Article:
CAIRO (OIC-UNA) - The Islamic Advisory Group for Polio Eradication (IAG) launched a new training manual for students of religious studies in support of polio eradication efforts. The manual provides practical guidance on how to engage with local communities to advocate for vaccination as well as other maternal and child health issues.
The launch took place during the group's fourth annual meeting that convened at the headquarters of Al-Azhar Al-Sharif hosted by Grand Imam Dr. Ahmed El-Tayyib on Wednesday.
The Grand Imam expressed his happiness to see the progress achieved to eradicate polio satisfactorily and reassuringly, saying, As Muslims, we shouldn't still be discussing a subject that has already been settled a long time ago. This is a situation that has resulted from the misunderstanding of our Qur'an and religion and its teachings. He asserted Al-Azhar Al Sharif's continued support and announced that the Publishing and Translation Department of Al-Azhar would translate the training manual into 20 languages.
IAG leaders thanked the health workers and Islamic scholars who are helping the world realize its goal of eradicating polio once and for all. They also recognized the remarkable leadership provided by the governments of Afghanistan and Pakistan and the commitment of their fellow OIC member states in maintaining adequate support.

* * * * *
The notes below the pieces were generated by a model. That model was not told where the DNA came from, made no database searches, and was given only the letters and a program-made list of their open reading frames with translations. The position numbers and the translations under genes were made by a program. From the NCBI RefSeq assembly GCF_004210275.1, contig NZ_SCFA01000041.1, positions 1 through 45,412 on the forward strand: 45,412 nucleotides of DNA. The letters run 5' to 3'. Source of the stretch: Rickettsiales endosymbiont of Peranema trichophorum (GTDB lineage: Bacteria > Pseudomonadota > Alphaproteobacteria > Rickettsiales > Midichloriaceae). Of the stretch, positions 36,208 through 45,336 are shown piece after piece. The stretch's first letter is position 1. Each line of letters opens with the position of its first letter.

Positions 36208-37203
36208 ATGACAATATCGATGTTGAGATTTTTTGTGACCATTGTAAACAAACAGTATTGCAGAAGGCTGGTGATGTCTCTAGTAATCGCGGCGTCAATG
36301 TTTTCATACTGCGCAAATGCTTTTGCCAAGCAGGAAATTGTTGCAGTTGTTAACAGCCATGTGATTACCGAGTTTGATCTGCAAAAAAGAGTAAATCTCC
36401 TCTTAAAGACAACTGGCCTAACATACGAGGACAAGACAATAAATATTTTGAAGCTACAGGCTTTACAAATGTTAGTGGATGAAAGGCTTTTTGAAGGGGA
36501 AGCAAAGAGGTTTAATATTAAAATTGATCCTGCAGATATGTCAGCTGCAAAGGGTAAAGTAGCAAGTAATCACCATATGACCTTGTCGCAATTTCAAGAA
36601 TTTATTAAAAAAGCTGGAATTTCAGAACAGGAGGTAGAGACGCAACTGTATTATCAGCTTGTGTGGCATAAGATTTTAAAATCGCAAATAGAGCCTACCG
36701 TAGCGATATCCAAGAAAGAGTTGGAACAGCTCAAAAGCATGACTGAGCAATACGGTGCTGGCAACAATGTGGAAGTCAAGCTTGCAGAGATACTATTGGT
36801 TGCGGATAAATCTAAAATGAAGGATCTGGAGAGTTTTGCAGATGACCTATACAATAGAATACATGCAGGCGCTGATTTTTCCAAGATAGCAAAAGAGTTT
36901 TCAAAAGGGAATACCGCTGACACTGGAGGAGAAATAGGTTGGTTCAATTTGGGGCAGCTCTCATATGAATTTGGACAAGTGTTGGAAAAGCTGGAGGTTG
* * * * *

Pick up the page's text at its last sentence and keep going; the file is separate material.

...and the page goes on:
For his part, the Grand Mufti of Egypt Dr. Shawky Allam also commended the contribution of the IAG to polio eradication efforts by addressing religious-based refusals on the ground in Afghanistan and Pakistan.
In the past few years, polio eradication efforts have been hindered in some areas of Muslim countries due to misperceptions about the vaccine and the lack of safe access to children. While levels of vaccine refusal are low, they are persistent in certain areas � the very places to which the trained students belong.
Hatem El-Khodary delivered the address of WHO Acting Regional Director for the Eastern Mediterranean, Dr. Jaouad Mahjour, in which he commended the work of the IAG and its national affiliates in Afghanistan and Pakistan in supporting the efforts of the national governments and their implementing partners.
Islam strongly advocates the preservation and protection of children's health and well-being, he said. Countless prominent Islamic scholars, including those gathered under the IAG banner, have repeatedly confirmed this and have urged Muslim parents and influencers to ensure the immunization of all children.